• Afternoon clouds cover the distance peaks of the iconic Boney Mountain

    Santa Monica Mountains

    National Recreation Area California

Backbone Trail Safety

Many trails are deep into the backcountry and following trail safety protocols is a great way to have a safe trip.

photo by jim belsley

You are responsible for your own safety on the trail. Always check the weather forecast for the days you will be hiking. Some sections of the BBT are very remote and you should be cautious about hiking in unfavorable conditions.

  • If fire alerts for hot, dry, and windy conditions are forecast, some backcountry areas may be closed. It is not safe to hike in the mountains when a red flag fire warning has been declared. Even if you can easily hike out to a road, wild fires can quickly cut off both trails and access roads.
  • If heavy rain is forecast, hillside slopes and trails can become unstable and dry stream beds can become swift moving streams.
  • Avoid hiking after a moderate to heavy rain event due to muddy conditions and to prevent damage to the trail.
  • Signage on the trail is not good. Hike with someone who knows the trail, or hike with a GPS unit and download the GPS co-ordinates from the BBT website. Even with a GPS unit, consider carrying a map as a back-up.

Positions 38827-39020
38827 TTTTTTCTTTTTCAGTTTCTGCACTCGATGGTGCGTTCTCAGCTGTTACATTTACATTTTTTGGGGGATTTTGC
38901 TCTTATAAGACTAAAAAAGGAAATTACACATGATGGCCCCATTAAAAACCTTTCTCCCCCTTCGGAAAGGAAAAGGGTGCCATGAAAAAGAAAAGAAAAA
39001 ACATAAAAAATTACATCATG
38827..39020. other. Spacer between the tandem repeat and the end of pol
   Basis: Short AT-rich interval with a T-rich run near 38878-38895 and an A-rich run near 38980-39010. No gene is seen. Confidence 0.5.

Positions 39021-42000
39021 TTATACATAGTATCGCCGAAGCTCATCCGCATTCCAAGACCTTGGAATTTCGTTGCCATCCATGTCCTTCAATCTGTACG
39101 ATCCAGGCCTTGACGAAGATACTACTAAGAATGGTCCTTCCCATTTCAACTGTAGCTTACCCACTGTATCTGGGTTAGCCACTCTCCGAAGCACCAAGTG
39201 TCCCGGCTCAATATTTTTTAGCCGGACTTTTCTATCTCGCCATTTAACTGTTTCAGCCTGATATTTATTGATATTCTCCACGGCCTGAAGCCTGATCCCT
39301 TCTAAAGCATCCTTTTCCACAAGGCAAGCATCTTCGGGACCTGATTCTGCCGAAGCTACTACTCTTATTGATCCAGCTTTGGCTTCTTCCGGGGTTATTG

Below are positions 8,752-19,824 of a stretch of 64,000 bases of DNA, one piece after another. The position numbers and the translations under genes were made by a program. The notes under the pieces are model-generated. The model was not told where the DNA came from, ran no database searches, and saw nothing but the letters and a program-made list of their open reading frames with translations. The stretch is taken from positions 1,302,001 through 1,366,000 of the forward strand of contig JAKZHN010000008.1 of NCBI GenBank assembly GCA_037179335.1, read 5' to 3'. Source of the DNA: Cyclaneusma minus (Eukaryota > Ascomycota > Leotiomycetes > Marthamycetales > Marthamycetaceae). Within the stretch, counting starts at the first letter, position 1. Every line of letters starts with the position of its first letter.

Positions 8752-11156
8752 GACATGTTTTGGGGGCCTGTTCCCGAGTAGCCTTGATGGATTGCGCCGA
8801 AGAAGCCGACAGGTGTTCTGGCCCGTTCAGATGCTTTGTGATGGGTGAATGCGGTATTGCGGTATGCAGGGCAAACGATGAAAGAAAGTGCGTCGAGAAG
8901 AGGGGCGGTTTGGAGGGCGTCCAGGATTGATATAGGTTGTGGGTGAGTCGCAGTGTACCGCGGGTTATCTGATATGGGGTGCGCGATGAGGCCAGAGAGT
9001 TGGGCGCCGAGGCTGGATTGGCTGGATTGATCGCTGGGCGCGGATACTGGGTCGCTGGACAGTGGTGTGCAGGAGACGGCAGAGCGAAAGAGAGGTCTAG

• Know what poison oak looks like, so you can try to avoid it.
  • Wear layered clothing and well broken in hiking shoes.
  • Hike with someone or let a friend know where you will be hiking.
  • Take a first aid kit, sufficient food and water. There is no water on the trail except at a few trailheads. There are no reliable creeks to filter water.
  • Take a cell phone, but remember that cell phone coverage in the mountains may be spotty at best.

Did You Know?

Watch the credits a the end of a film and you may discover how often national parks are used by the movie industry.

Unique vistas and cultural significance often draw filmmakers to National Parks. Paramount Ranch is the only place in the National Park System where you can see movie making in action at a historic movie ranch once owned by Paramount Pictures (1927).